Using Leatt’s fitment guide I asked for the XL Z-Frame (they come in sizes S, M, L, and XL). My knee width was within the L size range but my oversized thighs wouldn’t fit. This is one downside to any knee brace. To make a brace that is stiff and substantial enough to reduce twisting and hyperextension forces, they have a limited amount of adjustability. But, overall, the XL fit my legs pretty spot on.

To adjust the inner shape and size of the knee area, there are three different knee pads marked with the words 'five,' 'seven,' and 'nine.' I’m assuming those numbers are millimeters but they don’t say. At first, I ran the thickest pads on the inside of the braces because I was thinking that I would need to soak up some of the space in the knee area. But, as it turns out when everything is tightened down, the hinges are actually a little higher than the dead center of the knee, putting the pads in contact with the thigh muscles right above the knee. With the ‘nine’ pads in, I had severe discomfort and sore spots on my leg after riding the first day. But then I tried the ‘five’ pads and all the pain and discomfort went away. I’ll get into this more in the ‘Ride’ section.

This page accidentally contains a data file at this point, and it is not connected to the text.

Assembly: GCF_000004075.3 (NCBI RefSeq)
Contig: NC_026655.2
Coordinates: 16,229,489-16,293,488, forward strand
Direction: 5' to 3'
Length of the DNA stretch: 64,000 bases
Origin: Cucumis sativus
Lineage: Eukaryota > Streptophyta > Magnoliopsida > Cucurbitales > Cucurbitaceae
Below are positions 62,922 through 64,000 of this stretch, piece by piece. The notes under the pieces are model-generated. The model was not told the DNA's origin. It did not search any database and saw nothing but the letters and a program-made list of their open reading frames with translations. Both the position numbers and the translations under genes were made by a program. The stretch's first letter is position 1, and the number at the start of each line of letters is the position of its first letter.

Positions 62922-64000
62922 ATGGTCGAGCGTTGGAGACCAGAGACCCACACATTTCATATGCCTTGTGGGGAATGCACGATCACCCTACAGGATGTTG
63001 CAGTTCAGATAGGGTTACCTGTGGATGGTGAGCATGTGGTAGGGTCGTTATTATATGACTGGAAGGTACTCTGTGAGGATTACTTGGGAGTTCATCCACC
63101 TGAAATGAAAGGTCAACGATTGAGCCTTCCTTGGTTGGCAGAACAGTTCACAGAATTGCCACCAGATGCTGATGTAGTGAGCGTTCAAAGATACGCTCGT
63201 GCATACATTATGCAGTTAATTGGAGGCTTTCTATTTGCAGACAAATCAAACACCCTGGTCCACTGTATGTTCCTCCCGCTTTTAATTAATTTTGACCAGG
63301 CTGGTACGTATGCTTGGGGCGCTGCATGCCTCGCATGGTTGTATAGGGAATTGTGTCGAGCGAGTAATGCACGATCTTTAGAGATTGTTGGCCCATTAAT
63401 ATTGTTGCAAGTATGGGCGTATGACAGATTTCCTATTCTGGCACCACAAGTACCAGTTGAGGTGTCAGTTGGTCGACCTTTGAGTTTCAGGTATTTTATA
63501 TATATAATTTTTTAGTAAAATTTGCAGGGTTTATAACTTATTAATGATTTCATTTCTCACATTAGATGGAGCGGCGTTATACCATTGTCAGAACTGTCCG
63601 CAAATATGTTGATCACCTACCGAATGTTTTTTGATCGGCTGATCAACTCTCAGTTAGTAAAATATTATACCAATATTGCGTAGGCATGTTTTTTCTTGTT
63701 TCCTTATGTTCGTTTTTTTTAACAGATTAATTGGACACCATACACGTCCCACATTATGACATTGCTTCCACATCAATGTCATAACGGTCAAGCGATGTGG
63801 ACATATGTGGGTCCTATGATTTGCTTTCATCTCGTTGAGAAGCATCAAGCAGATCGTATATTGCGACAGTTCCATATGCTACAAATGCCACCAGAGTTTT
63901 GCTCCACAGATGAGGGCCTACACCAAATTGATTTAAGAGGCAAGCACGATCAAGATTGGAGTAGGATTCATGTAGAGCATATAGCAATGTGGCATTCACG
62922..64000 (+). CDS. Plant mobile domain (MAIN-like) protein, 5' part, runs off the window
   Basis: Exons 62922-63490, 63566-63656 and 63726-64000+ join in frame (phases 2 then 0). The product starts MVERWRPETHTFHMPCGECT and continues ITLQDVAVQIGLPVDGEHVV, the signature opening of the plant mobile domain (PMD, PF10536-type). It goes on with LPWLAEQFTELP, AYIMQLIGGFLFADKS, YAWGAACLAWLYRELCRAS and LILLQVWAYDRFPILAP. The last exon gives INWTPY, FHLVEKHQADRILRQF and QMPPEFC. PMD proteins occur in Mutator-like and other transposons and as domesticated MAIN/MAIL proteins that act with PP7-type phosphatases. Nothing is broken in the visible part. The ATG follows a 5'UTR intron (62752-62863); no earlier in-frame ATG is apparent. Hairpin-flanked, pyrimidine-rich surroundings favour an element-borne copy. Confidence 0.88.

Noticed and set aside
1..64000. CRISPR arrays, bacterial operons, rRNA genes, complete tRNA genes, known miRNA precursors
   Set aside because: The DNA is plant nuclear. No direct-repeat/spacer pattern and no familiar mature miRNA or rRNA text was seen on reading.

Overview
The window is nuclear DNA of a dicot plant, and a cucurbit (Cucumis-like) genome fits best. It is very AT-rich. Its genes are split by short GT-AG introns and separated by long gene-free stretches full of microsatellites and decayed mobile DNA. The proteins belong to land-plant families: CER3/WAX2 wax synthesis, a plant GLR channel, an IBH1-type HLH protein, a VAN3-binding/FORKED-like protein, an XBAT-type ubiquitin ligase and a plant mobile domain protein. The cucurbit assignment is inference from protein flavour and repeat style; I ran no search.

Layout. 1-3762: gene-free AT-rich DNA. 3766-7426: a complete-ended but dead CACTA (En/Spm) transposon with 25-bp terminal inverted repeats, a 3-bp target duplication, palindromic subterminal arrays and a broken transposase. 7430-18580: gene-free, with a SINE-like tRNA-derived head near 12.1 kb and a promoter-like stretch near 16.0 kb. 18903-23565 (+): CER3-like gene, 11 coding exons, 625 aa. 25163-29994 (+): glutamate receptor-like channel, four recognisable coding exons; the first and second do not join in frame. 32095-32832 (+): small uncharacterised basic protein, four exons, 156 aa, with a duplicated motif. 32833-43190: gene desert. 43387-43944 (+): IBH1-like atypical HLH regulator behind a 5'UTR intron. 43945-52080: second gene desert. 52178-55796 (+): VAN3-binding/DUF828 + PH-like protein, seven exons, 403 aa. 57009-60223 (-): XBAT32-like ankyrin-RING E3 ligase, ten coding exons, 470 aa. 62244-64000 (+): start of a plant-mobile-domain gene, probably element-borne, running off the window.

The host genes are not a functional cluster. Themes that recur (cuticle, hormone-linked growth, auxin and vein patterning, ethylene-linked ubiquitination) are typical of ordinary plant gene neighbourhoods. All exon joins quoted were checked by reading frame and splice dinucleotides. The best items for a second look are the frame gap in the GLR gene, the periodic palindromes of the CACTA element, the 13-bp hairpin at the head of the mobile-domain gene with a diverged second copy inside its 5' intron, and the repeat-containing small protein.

The Feel

Strap systems are always a major component of knee brace function. If they don’t hold the brace in place, all the technology in the hinges or protective materials goes out the window. The Z-Frames have sort of a three strap system that acts more like a four strap system. You only need to adjust the length of each strap once, and then just snap and unsnap the straps from then on out. The bottom two straps are non-stretchy and go around the upper and lower part of the calf. Securing the thigh section is actually one strap, that acts as two. The lower section of the strap is non-stretchy and connects to the brace above the knee, travels through a loop on the other side of the brace, then doubles back to be secured at the top of the thigh. This upper section has a bit of elastic stretch to it, which is really smart since your thigh muscle flexes and changes shape quite a bit when sitting and standing.